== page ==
With another month of weak sales tax receipts driving the budget shortfall even higher and job growth stagnant for the past year, Gov. Jim Gibbons is expected to announce a second round of budget cuts Monday.
January's taxable sales were down 4.9 percent compared to January 2007 putting collections a total of $61 million behind projections used to build the budget. That is significantly worse than the $40.5 million deficit as of Dec. 31.
In addition, the Department of Employment Training and Rehabilitation reports Nevada has only added 1,300 jobs in the past year - a growth rate of one-tenth of a percent.
Neither legislative analysts nor the budget director Andrew Clinger would reveal their latest projections. But if other revenue sources follow the sales tax as they have for the past nine months, that would push the total shortfall this biennium well past the $800 million mark.
If that's true, Gibbons - who has already ordered some $560 million in cuts - will have to cut about $250 million more.
The governor plans to announce the new numbers Monday along with what he intends to ask in new spending reductions.
Unlike the first round of cuts, a flat 4.5 percent reduction in general fund spending for all state agencies, the university system and public schools, the second round is expected to target specific projects and accounts.
While Clinger wouldn't give any details about the governor's plan, he did say every effort is being made to avoid layoffs.
But if specific cuts don't cover the total reduction, agencies may be asked to further reduce ongoing expenditures.
There are several large pots of money in the state budget the governor is eyeing to cover the majority of the cuts.
The biggest is the Capital Improvement Projects budget containing just over $190 million in general fund money. Some of those projects could be reduced in size or delayed to reduce the shortfall. One example might be the Agriculture Department's new $29 million building. Since just $6 million of that is general fund, the project may simply be reduced in size.
Any delays or reductions in projects, however, will draw strong opposition from the university system, which is second only to the Department of Corrections in total Capital Improvement dollars.
The prison system projects are more difficult to cut because the current institutions are already overcrowded, but there are a couple of conservation camp projects that may be targeted for delay since changes in good-time credit statutes are enabling the state to release many nonviolent offenders. Those are the same inmates who are eligible for the minimum custody camp beds.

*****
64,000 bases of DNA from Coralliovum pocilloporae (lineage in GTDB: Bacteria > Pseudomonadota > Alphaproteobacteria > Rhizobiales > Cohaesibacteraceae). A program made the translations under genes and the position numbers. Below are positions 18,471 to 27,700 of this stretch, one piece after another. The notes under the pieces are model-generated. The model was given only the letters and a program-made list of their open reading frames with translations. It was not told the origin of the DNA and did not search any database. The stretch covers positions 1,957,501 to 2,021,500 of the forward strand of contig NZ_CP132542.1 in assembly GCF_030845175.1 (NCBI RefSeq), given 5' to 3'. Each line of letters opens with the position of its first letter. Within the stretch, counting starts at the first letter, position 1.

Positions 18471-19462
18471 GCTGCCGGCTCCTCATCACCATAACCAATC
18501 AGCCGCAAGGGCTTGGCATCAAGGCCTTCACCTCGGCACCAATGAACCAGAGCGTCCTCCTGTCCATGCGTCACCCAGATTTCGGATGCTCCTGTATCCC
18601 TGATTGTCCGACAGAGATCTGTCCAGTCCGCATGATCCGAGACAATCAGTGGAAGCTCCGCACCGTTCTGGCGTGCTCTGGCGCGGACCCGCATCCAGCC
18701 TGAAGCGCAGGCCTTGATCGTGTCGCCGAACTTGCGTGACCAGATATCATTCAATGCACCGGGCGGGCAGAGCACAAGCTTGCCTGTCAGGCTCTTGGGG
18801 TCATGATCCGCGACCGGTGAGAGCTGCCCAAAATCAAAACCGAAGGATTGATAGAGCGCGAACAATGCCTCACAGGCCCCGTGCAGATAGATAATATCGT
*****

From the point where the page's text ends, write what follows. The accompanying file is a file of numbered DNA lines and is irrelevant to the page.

But state officials are also reportedly considering the possibility of bonding for some of those projects in order to free up the cash.
Public Works Manager Gus Nuñez refused comment on the governor's plans Friday.
The second biggest pot of money found in reviewing the budget is the $154 million in general fund cash appropriated to the Nevada Department of Transportation, primarily to jump start construction along I-15 in Las Vegas. NDOT officials say that money has already been committed in a design build contract so while they expect the administration to take some of it, they can't take anywhere close to all of it.
The excess reserves in the Public Employee Benefits Program are also a potential target. That reserve contained more than $44 million in excess funds at the start of the fiscal year.
That total includes federal, highway fund and fee money as well as general fund. But up to a quarter of that amount may still be available to help balance the budget. None of the PEBP executive staff was available to verify that information.
Then there are two separate pots of money in the appropriations act totaling more than $70 million. First is the $35 million Gibbons left in the Rainy Day Fund during the first round of cuts. The money was left as an emergency account in case of a bad fire season or other unanticipated major expense. To use that money on the shortfall, however, would require the full Legislature to act. It could be counted on the books as a budget cut but not actually taken until the 2009 Legislature convenes.
The other is a $36 million appropriation to cover potential litigation costs from the different legal battles the state is involved in.
The estimated $40 million Treasurer Kate Marshall swept from excess money in bond accounts will all go toward the shortfall.
Then there are a number of smaller appropriations throughout the budget ranging from the $5 million set aside for stream habitat restoration to $1 million for local government alternative homeless programs.
Those programs, however, have strong constituencies who could make taking the money politically unacceptable.
Also unlikely to be eliminated is the $3.6 million to upgrade the Unified Tax System, which experts say will actually generate revenue for the state and the funding to buy high-band radios for Emergency Medical Services vehicles.
One appropriation already eliminated is the roughly $3 million in the Legislative Counsel Bureau budget to plan a new legislative staff office building. Director Lorne Malkiewich said that money is "gone" and the project will just have to wait for better economic times.
To meet the shortfall as projected two months ago, Gibbons ordered across the board 4.5 percent general fund reductions. That included $57 million from the university system and $92.7 million from public schools as well as $81 million from Health and Human Services. Those amounts made up the lion's share of the $263.8 million in cuts to ongoing programs and $50 million in reductions to one-shot and capital improvement projects.
The rest of the governor's original reductions were to be covered by taking all but $35 million of the state's $267 million Rainy Day Fund.
Any new reductions he calls for Monday will be on top of those amounts.
• Contact reporter Geoff Dornan at email@example.com or 687-8750.